Convicted killer Jason Coday, 29, was sentenced Friday to serve the maximum sentence of 99 years in prison for the 2006 killing of Anchorage painting contractor Simone Kim.
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"One year and six days ago Mr. Coday took Kim's life," Juneau Superior Court Judge Michael Thompson said. "Today I'm effectively taking his."
Coday received two additional years of prison time for shortening the rifle he concealed and used to kill Kim. Coday becomes eligible for parole in 2046.
Thompson issued the sentence after hearing from all sides, including Kim's family. Metropolitan
Coday was convicted of first-degree murder and additional gun charges in May for randomly walking up to Kim and shooting him four times in the back as he lay curled up on the ground. No motive was offered by Coday or his defense.
District Attorney Doug Gardner sought the most that Alaska justice had to offer for first-degree murder, 99 years without parole.
Coday sat yawning, eyes half closed, as Gardner explained what a terrible man he was. Coday started out growing pot and raising fighting cocks, Gardner said. After a time, Coday developed into "a random, unpredictable killer," Gardner said.
"He has a desire to hurt people," Gardner said.
Questions were raised about Coday's mental state during the proceeding.
Las Vegas Metropolitan Police Officer Carl Boehmer testified that Coday rationalized terrorizing suburban Las Vegas families with a sawed off shotgun because the strangers were laughing and making fun of him.
"He wanted to show them how serious he was," Boehmer said.
Coday fired two shots before standing in the street yelling, "Where are the ... cops," Boehmer said.
Coday was arrested on weapons and drug charges five weeks before killing Kim behind the Juneau Fred Meyer. Las Vegas police released Coday, who then fled to Alaska. Two days after arriving in Juneau, Coday killed Kim with a sawed off .22 caliber rifle.
Arguing his no-parole request, Gardner said, "The probation officers don't want to supervise him, they don't know what his problem is. It's the 'unknown' question that makes him extremely dangerous."
Coday attacked defense attorney David Sied during his last court appearance. On Friday, 10 uniformed policemen were stationed around the courtroom. One officer sat between Coday and Sied, three more sat close by.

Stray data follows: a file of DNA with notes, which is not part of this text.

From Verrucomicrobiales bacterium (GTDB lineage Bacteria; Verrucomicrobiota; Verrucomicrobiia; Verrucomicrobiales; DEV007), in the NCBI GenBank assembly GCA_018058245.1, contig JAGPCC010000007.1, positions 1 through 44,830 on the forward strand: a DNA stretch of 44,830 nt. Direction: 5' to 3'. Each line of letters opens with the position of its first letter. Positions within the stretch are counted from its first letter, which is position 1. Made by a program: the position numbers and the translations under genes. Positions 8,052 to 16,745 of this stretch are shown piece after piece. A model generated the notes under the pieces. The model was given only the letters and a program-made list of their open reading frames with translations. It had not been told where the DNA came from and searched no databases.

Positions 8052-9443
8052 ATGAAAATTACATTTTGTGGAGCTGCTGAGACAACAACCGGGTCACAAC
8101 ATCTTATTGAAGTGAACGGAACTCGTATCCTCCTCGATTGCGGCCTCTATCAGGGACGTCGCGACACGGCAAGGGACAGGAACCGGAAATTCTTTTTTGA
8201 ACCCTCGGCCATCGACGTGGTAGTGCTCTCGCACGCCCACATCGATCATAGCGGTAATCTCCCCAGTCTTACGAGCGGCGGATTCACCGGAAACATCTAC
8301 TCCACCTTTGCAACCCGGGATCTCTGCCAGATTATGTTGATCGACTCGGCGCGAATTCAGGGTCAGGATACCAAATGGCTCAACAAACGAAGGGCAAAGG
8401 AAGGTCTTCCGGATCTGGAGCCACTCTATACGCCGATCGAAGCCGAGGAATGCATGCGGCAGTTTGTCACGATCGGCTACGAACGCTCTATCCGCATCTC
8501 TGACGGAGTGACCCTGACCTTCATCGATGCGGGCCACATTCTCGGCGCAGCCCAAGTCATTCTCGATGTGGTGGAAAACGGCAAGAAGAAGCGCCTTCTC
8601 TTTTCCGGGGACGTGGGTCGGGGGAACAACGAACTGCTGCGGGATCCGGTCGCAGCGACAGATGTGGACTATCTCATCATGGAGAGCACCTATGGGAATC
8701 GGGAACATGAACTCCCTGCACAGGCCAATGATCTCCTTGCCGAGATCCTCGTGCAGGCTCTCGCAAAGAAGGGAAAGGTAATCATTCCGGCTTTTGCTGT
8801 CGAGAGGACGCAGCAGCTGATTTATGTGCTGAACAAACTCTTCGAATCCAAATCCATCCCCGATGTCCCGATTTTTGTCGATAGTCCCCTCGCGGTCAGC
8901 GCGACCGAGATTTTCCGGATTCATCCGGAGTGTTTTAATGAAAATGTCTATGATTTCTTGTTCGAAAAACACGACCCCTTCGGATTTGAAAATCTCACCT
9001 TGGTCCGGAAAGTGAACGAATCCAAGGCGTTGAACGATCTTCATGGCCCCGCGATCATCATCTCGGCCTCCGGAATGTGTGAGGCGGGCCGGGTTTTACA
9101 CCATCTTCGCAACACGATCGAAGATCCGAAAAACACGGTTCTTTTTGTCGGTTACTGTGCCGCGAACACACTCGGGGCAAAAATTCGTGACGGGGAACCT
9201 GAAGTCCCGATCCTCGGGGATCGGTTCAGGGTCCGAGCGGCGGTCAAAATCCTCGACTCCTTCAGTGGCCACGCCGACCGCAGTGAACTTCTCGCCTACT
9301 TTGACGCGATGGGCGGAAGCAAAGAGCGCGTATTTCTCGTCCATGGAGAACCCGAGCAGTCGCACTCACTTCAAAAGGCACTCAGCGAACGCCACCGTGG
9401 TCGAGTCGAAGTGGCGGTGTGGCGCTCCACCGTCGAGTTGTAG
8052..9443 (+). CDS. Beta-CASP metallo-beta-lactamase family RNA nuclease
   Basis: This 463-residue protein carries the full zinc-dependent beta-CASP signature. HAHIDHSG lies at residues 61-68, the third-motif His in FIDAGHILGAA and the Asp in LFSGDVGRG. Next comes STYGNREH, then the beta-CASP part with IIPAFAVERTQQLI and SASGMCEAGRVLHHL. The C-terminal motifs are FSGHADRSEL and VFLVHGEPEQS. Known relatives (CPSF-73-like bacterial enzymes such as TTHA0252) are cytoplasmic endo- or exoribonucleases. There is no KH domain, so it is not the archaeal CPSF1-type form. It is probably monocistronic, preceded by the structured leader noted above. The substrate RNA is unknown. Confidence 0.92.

Sied argued that the first-degree murder charge and the circumstances of the random killing did not require a parole restriction. Coday is not the worst offender, Sied said.
"There are possible mental heath and substance abuse issues," he said, adding there was no evidence of premeditation or a motive. "We only have speculation on why this happened."
Kim's sister told Thompson she was against the ideas that Coday be rehabilitated instead of locked up for life.
"If the court believes in rehabilitation, they should bring back my brother," Anna Kim said. "I'd like him to share his future with his nieces and nephews."
Coday appeared to wipe away tears with his shackled hands as she read a poem written by the man he killed.
After handing down the sentence, Thompson described Coday as man whose behavior grew more irrational and more violent over time. Calling Coday a "ticking time-bomb," Thompson said, "The only issues was when he would explode, and who would be around."
Thompson did not grant the state's request that Coday's sentence be served without parole. Instead, Thompson left the decision to any future parole board.
"I'll not tell people what to do when Mr. Coday is 60 years old," he said.
Thompson made his decision believing that Coday was not likely to be rehabilitated.
"I think he would do this again if given the chance," Thompson said. "I would not get his hopes up."
Sied intends to file an appeal.
In the end, the judge's decision effectively met the state's request, Gardner said, "More or less life in prison."
Contact Greg Skinner at 523-2258 or firstname.lastname@example.org.
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